• Jay on February 7, 2013 at 12:21 pm
    • Reply

    The article missed the huge increases that the companies require almost every 5-7 years so straight multiplier to the today’s cost is somewhat misleading.

    By the same token the LTC cost has been increases rapidly as well and the coverage may not be enough. It also varies state by state.

    Addressing these two realities will make the this article more valuable and realistic.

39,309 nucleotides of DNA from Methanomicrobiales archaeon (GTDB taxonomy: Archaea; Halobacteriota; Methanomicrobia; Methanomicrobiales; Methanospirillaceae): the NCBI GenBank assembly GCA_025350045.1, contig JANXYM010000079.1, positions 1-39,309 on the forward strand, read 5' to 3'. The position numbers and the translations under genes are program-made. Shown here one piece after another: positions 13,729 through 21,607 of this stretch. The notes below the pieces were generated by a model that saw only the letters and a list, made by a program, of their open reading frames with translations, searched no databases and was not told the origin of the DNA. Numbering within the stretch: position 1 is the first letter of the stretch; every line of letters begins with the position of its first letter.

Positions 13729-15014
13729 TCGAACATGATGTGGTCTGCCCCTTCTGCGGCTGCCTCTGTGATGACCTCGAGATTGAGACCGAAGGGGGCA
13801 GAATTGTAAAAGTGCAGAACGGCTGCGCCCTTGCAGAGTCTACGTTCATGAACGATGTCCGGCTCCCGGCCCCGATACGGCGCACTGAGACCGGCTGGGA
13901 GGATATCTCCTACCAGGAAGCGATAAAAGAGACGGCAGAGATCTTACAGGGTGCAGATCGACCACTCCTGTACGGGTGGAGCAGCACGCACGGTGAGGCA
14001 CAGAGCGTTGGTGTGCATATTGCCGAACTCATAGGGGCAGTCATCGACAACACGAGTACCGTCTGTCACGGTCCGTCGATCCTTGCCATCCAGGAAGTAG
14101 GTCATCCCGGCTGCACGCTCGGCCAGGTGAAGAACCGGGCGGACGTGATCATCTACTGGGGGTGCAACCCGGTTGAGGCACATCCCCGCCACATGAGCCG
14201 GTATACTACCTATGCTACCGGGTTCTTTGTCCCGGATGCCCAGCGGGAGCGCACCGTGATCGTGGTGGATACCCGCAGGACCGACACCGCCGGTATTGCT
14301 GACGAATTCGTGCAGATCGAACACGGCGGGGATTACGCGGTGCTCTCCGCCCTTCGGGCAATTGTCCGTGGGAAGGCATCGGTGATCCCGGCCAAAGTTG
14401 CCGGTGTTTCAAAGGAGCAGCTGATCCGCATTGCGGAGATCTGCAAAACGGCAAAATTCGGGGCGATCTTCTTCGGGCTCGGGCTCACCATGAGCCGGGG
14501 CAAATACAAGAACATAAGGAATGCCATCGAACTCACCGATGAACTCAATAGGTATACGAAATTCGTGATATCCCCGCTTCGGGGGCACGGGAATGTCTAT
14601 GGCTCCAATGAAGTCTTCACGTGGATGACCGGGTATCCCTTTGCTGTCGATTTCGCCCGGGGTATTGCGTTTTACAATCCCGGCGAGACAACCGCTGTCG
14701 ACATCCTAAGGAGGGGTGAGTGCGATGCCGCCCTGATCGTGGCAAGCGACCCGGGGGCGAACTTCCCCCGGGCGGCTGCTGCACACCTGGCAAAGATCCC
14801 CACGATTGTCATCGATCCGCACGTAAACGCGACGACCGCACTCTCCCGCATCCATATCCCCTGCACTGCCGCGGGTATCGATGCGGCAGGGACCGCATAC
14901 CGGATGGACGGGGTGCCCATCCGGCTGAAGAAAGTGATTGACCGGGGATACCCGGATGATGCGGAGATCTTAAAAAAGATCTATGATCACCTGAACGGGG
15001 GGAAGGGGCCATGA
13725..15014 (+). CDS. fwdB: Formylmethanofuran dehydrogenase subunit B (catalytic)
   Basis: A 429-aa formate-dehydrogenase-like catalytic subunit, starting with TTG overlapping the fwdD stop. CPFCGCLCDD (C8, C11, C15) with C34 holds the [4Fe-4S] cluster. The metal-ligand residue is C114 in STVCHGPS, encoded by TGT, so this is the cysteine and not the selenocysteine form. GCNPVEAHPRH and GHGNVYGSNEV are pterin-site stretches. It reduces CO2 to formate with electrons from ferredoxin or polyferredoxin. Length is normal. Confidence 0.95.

1. Thank you for reading this post Jay. Believe it or not, there are long-term care insurance companies that have never had a rate increase or have had only one. The company that has the State of Tennessee plan as I pointed out toward the end of the article has had one rate increase since 1987. It will its second rate increase ever this year (on another product, not on the State of TN plan). I think that’s an excellent track record over 25 years. Other insurance products like Medicare supplements, homeowners, car insurance and certainly health insurance usually go up once a year. There have been a few companies that have had the multiple rate increases as you mention, but has not been the norm with most companies selling LTCI. It has changed in the last few years due to the low interest rates insurance companies are earning on reserves, long life spans, and a very low lapse rate, all of which combine to make for greater claim payouts than anticipated. The 5% compound inflation factor for life will likely not be around much longer in an affordable fashion so I am encouraging consumers who want that to get it now while it is reasonably available. Suze Orman has people estimate a 50% rate increase over a lifetime but looking at the numbers in this article, it would still be a terrific deal in my opinion!